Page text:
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Saint Peter's Square
Wednesday, 16 November 2016


36. Bearing wrongs patiently

Dear Brothers and Sisters, Good morning!

We dedicate today’s catechesis to a work of mercy that we all know very well, but that perhaps we do not put into practice as we should: bearing wrongs patiently. We are all very good at identifying something that can be bothersome: it happens when we encounter someone on the street, or when we receive a phone call.... We immediately think: “How long will I have to listen to this person’s complaints, gossip, requests or boastings? It also happens, at times, that the bothersome people are those who are closest to us. There is always someone among our relatives; the workplace is not without them; not even in our free time are we spared. What are we supposed to do with people who annoy us? But often we also annoy others. Why was this also added among the works of mercy? Bear wrongs patiently.

In the Bible we see that God himself must employ mercy in order to bear the lamentings of his people. For example, in the Book of Exodus the people become truly unbearable: first they cry because they are slaves in Egypt, and God frees them; then, in the desert, they complain because there is nothing to eat (cf. 16:3), and God sends them quails and manna (cf. 16:13-16), but nevertheless the complaints do not cease. Moses served as mediator between God and the people, and several times he too would have annoyed the Lord. But God had patience and thus he taught Moses and also the people this essential dimension of faith.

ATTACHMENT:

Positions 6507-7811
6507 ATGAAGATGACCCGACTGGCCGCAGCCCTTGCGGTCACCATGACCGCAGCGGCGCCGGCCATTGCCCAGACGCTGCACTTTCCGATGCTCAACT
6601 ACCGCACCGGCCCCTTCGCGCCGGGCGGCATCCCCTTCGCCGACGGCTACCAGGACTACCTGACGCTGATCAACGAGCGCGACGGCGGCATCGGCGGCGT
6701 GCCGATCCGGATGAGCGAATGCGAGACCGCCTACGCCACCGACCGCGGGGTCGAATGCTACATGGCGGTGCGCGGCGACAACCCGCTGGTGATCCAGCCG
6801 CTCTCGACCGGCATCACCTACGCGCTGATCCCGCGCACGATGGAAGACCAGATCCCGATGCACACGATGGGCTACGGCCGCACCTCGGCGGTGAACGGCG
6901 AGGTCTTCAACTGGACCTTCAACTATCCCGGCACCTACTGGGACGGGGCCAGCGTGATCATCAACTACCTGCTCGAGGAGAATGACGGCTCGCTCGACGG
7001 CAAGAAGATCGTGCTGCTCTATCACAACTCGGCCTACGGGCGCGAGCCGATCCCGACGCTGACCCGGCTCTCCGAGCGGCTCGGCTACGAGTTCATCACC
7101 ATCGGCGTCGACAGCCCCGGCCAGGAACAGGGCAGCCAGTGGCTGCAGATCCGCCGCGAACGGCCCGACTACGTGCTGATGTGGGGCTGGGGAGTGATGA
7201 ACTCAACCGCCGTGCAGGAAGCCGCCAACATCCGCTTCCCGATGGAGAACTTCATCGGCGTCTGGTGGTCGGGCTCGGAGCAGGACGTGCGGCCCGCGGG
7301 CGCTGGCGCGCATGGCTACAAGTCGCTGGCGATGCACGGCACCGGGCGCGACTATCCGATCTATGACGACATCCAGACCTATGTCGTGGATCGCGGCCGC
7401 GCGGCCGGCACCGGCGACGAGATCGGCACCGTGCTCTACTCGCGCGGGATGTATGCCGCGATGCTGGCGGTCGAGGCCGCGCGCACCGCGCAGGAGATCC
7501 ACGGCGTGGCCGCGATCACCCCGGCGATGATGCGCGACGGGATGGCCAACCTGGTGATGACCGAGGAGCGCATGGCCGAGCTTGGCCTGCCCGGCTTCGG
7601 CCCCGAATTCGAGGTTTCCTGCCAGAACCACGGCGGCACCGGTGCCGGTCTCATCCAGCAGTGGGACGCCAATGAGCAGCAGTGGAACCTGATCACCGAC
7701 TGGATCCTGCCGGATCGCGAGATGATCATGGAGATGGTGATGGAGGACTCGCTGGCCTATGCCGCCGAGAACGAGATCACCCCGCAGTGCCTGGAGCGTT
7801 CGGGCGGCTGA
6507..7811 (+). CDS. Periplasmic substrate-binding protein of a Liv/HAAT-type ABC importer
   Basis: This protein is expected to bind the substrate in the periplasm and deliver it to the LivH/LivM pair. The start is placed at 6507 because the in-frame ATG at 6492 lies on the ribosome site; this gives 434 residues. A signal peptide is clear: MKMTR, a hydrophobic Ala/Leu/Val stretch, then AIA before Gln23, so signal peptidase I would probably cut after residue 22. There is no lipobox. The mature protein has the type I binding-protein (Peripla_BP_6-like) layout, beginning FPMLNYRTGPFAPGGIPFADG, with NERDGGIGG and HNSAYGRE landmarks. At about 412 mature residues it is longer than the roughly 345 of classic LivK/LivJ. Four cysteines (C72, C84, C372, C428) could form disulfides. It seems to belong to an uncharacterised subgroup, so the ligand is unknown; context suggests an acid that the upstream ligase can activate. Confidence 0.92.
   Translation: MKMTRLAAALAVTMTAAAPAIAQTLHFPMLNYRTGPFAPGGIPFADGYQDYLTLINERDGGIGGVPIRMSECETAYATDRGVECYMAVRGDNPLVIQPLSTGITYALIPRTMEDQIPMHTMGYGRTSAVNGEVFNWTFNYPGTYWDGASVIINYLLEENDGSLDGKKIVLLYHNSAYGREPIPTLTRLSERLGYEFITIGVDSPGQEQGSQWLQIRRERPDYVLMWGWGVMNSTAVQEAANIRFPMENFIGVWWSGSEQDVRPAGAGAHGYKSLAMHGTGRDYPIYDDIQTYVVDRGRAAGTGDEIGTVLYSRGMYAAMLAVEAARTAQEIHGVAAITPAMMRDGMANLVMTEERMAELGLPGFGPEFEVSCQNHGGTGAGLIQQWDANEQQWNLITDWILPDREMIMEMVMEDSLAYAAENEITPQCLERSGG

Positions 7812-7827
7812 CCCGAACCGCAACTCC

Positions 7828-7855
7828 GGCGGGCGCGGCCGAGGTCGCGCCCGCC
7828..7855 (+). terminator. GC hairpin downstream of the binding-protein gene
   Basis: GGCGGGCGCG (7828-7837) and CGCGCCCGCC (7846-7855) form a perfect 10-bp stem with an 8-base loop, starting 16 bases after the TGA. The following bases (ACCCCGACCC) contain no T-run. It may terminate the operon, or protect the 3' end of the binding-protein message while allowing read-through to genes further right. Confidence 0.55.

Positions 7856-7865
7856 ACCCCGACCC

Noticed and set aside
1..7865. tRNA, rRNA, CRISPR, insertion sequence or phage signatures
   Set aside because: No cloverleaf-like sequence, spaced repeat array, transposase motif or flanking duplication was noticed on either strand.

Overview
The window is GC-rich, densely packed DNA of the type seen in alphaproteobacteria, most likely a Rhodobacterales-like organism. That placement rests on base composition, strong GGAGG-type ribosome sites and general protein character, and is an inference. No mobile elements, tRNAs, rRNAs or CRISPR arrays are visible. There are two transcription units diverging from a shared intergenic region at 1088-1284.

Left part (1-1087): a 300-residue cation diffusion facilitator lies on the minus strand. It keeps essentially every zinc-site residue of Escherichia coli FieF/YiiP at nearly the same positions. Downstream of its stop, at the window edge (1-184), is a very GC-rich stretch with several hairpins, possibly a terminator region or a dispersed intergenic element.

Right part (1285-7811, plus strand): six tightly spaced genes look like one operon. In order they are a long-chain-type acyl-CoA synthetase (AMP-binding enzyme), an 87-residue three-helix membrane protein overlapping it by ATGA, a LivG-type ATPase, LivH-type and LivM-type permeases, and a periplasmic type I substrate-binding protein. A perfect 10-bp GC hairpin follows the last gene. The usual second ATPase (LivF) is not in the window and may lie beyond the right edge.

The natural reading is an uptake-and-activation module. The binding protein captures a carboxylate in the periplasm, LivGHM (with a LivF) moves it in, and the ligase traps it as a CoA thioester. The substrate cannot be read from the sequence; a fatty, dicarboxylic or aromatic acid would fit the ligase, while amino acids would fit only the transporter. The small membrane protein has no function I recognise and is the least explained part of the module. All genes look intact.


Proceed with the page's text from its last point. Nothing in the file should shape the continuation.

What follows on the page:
Therefore a first question arises spontaneously: do we ever conduct an examination of conscience in order to see if we too, at times, might be annoying to others? It’s easy to point a finger against the faults and shortcomings of others, but we must learn to put ourselves in their shoes.

Above all let us look to Jesus: how much patience he had to have in the three years of his public life! Once, while he was walking with his disciples, he was stopped by James and John’s mother, who said to him: “Command that these two sons of mine may sit, one at your right hand and one at your left, in your kingdom” (Mt 20:21). The mother was lobbying for her sons, but she was their mother.... Even from that situation Jesus is inspired to give a fundamental lesson: his is not a kingdom of power, it is not a kingdom of glory like those on earth, but of service and charitable giving to others. Jesus teaches to always go to the essential and to look further in order to accept our mission responsibly. Here we can see the reference to two other spiritual works of mercy: that of admonishing sinners and that of instructing the ignorant. Let us think about the great effort that can be made when we help people to grow in faith and in life. I think, for example, of catechists — among whom are many mothers and many women religious — who devote time to teaching young people the basic elements of the faith. How much effort, especially when the kids would prefer to play rather than listen to the catechism!